The nGOmobile award will also help by facilitating information sharing among The Equilibrium Fund staff and between Maya Nut producer groups. Such information will include marketing, training, harvest management, financing and other news. This award will empower rural women because they will be able to communicate with customers and other producer groups to co-ordinate pricing and supply so that they can better access markets. We are committed to empowering women with the principles of independence, confidence and self esteem. We encourage women to perform tasks they never envisaged before for themselves, including earning money and participating in forest conservation.
Being able to use SMS will support these new concepts and they will soon feel confident using it and exploring other new technologies which will help them raise their level of competitiveness in the market and improve their ability to educate themselves on other topics of interest and help for the community.
SMS will also allow us to be always available even when we are in the field for the constant inquiries and problem-solving for Maya Nut producer groups. We will be able to track our reforestation efforts and be notified of new places where trees need to be planted and the availability of seedlings in community nurseries. Compiling all this information exchanged on the biology of Maya Nut at various sites (fruiting and planting dates, germination and survivorship rates, etc.) will allow The Equilibrium Fund to create the much needed database to conduct long term research on sustainable harvest guidelines. Once we try SMS in Mexico there will be a beneficial knock-on effect with this technology in the other countries where we work.
Count to 5! Campaign
Organisation: Digital Development
Project Manager: Razi Nurullayev
Project summary: This campaign will use text messaging to help grassroots and politically excluded people understand their human and legal rights, and to engage them further in the political process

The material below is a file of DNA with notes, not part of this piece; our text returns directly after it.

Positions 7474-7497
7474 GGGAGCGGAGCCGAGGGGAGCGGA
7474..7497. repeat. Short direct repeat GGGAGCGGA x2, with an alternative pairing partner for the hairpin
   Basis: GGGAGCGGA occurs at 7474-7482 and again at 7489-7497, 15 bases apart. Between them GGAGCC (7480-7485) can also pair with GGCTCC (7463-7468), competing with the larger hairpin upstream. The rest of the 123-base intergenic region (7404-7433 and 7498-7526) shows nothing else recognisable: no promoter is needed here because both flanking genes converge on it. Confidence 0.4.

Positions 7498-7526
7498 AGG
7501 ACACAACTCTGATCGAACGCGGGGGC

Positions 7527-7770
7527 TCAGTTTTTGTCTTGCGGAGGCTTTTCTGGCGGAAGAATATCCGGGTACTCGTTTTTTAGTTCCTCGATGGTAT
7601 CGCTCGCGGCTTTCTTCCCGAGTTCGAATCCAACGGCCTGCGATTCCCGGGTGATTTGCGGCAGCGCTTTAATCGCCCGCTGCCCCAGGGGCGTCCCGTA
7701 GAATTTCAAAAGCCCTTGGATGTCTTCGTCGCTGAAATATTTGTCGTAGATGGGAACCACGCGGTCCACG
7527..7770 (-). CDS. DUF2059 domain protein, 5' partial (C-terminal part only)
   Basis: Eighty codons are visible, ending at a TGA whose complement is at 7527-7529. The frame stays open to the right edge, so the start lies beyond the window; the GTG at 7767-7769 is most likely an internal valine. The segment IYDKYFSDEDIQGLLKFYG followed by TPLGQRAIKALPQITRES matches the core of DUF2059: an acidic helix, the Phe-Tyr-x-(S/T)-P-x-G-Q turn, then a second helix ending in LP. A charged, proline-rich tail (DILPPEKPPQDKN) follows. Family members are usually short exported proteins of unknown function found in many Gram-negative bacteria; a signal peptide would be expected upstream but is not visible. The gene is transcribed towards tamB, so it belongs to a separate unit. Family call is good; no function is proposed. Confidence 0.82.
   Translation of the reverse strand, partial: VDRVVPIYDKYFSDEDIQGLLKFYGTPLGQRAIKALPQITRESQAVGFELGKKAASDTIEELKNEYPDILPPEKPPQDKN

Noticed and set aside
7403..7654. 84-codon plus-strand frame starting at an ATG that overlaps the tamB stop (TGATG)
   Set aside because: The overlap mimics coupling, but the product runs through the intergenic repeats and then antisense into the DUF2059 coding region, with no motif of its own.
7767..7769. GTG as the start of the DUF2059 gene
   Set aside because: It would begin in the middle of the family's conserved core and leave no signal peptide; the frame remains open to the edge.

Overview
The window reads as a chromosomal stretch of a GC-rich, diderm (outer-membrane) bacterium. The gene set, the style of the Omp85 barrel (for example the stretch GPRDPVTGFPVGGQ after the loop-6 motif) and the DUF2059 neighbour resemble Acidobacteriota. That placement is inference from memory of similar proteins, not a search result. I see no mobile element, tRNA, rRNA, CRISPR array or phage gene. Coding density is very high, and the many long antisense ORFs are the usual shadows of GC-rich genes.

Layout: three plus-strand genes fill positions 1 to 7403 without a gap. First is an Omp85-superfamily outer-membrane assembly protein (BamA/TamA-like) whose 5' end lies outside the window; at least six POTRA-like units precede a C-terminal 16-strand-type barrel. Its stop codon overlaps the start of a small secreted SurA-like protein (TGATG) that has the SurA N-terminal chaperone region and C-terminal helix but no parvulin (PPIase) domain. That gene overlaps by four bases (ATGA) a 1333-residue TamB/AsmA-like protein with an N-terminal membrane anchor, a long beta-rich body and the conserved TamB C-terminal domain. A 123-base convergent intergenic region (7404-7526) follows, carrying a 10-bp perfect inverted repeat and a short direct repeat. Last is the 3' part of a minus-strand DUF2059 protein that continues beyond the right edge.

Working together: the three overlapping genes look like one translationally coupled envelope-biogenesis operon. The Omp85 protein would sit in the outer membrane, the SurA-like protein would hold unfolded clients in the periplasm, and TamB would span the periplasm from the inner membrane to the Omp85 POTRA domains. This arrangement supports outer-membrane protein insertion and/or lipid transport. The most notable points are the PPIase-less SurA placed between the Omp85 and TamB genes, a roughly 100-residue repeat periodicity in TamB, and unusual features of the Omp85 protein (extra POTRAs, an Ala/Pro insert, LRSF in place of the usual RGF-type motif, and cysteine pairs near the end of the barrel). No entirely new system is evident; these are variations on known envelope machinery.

Development is an Azerbaijani non-governmental, non-commercial and non-profit
organization officially registered in Azerbaijan in September 2006. Digital
Development’s mission is to create a digital knowledge world, where vulnerable
and disadvantageous classes of society, especially socially excluded youth and
young women participate and get benefits. It works on using ICTs for societal
development and ensure participation of youth and especially young women; the
use of ICTS for human rights work, better education, communities’ development,
helping yourself and others to build their own lives, especially encouraging the
youth and young women in these activities; and the promotion of a better
environment, better life and better future through the use of ICTs
This year, 2008, sees forthcoming presidential elections in Azerbaijan and we wish using SMS to prepare civil society for it through Count to 5! Campaign. We propose using phones to mobilise electors through innovative get-out-the-vote activities and wage campaigning for passive voters to show up for the elections. We shall also use it to gather activists together and send media alerts to journalists. This initiative will help us to get-out-the-vote and contribute to fair and just
elections in the country.
Azerbaijan is an emerging democracy and it takes time to build a real democracy. That’s why the country has irregularities at each election, which are recorded by international organizations. The main problem is that many voters do not turn out at the Election Day, which creates better conditions for their votes to be used at the favour of one or another candidate. We believe that problems start from here and it opens a path for the other irregularities.
The 2008 Presidential election presents a great
opportunity to mobilize voters (both men and women) to participate in the
elections using SMS messages. By using the Count to 5! Campaign we will be able
to turn out the passive voters, who otherwise wouldn’t have participated, which
may count to ten thousands of people. Each person involved will send five
text messages to other potential voters from his/her
surrounding/relatives/friends etc. asking to come to vote, and to send the
message to five more people. The process should obtain a chain process and
involve the most of potential voters in the country.